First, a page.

Leadership tends to introduce several interesting twists in the development of leaders and followers.
How do we want others to treat us? With respect, integrity, love, appreciation, patience, etc.? If this is true, then Jesus would say treat others this way first!
We must not be influenced or directed by the practices of culture in our relationships.
It is easy to react, instead of acting as we should. Additionally, we must be careful to guard against overreacting.
Leaders must learn to act in keeping with the way we want others to act.
Before we speak, before we write, before we act, think first. Two words. Simple enough to say and so difficult to follow.
We live in a reactionary world. We tend to react to our circumstances. Life deals an unfair hand and we react. Someone speaks inappropriately and we react. Others take advantage of us and we react.
Leaders must learn how to act. If we can stop the reaction through our words and actions, then maybe, just maybe, the fallout can be prevented.
The only way to learn this lesson is to “think first.”
Internal and external challenges face every leader. These challenges cause leaders to question their ability, opportunity, position, and purpose in leadership.
Confidence in one’s ability diminishes when leaders experience failure, suffer discouragement, or they are harshly criticized by others.
When leaders face this challenge they need to approach each area carefully.
“Success is not final, failure is not fatal” is the powerful thought expressed by Winston Churchill. Recognizing that the only time failure exists is when we give up helps us redirect our thinking when success is beyond our reach.
Suffering discouragement generally follows moments of failure. When discouragement takes root, if it is strong enough, we consider quitting. Learning how to overcome discouragement begins by evaluating the cause and seeking help to address it.
Criticism, even when harshly given, provides growth benefits if we are able to see them in this way. We cannot change the motives of those who criticize, but we can choose how we respond. Instead of “reacting,” we need to “act” appropriately as a spiritual leader.
While these are limited ideas, overcoming the challenge is possible. Seek to walk the right path.
Before we speak, write, or act, think first. Two words simple enough to say, yet so difficult to follow.
We live in a reactionary world. We tend to react to circumstances. Life is unfair, so we react. Someone speaks inappropriately and we react. Others take advantage of us and we react.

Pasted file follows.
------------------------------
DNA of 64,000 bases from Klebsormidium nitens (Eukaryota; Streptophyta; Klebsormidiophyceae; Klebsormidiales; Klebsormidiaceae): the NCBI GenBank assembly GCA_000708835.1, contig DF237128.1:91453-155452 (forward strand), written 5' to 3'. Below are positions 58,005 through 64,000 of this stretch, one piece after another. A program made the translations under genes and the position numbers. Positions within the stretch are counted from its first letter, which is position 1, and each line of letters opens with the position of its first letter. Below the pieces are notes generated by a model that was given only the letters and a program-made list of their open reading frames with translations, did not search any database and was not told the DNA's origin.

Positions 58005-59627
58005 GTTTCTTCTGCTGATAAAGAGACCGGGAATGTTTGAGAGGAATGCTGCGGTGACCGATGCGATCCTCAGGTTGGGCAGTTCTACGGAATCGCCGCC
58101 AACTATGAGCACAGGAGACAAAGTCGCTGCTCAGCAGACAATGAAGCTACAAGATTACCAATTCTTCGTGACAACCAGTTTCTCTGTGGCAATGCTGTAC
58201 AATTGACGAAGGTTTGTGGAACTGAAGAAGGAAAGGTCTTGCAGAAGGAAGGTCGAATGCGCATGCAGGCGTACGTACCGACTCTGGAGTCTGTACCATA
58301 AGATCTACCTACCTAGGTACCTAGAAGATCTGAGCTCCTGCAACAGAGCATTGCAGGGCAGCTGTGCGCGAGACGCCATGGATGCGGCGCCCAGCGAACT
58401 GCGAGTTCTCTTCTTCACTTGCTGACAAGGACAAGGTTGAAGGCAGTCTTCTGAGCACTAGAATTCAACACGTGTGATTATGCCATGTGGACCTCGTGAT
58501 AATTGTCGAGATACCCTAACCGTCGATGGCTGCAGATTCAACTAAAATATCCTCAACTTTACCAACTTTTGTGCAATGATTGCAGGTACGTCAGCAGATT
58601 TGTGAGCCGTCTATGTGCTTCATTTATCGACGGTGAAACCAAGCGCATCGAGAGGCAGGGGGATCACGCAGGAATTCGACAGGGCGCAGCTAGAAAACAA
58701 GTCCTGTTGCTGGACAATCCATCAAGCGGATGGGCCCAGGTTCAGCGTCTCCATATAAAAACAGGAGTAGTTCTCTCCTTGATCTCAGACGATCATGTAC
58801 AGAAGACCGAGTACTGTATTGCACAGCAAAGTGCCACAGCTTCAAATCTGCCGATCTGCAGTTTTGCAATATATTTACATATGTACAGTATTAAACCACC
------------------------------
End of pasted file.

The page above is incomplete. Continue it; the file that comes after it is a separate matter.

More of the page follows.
Leaders must learn how to act. The only way to learn this lesson is to “think first.”
Before we put a word out through social media, think first. How will others perceive what we write?
Before we speak regarding family, personal, or professional matters, think first. Once words are spoken we cannot take them back. We can apologize, wish we could take them, or try to explain, but the bottom line is it’s to late. Think first.
The same is true with our actions. Before we decide to act on any given situation, think first. Remember others are watching. How will they perceive our actions? Will others know the intention of our heart based on what they see?
It is only two words, but two powerful words that need application. Think first!
“Before you quit, try. Before you talk, listen. Before you react, think. Before you criticize, wait. Before you move on, forgive.” Author Unknown
Although the originator is unknown, these five suggestions are powerful, each in their own right.
How often do we quit before we really try? The going gets tougher than anticipated and we think it is easier to quit, but is it really?
How often do we find ourselves dominating the conversation without really listening? Generally, others just need someone to listen to them, but do we?
How often do we react, only to think later that we should have given it a little more thought? The challenge is learning to act appropriately instead of reacting, but we need to think first.
How often do we jump to conclusions and criticize someone else for their actions before waiting to understand why they acted this way?
How often do we move on, but carry a grudge without reconciling the relationship?
Much more could be said, but suffice it to say that when we follow each of these suggestions, our lives become richer.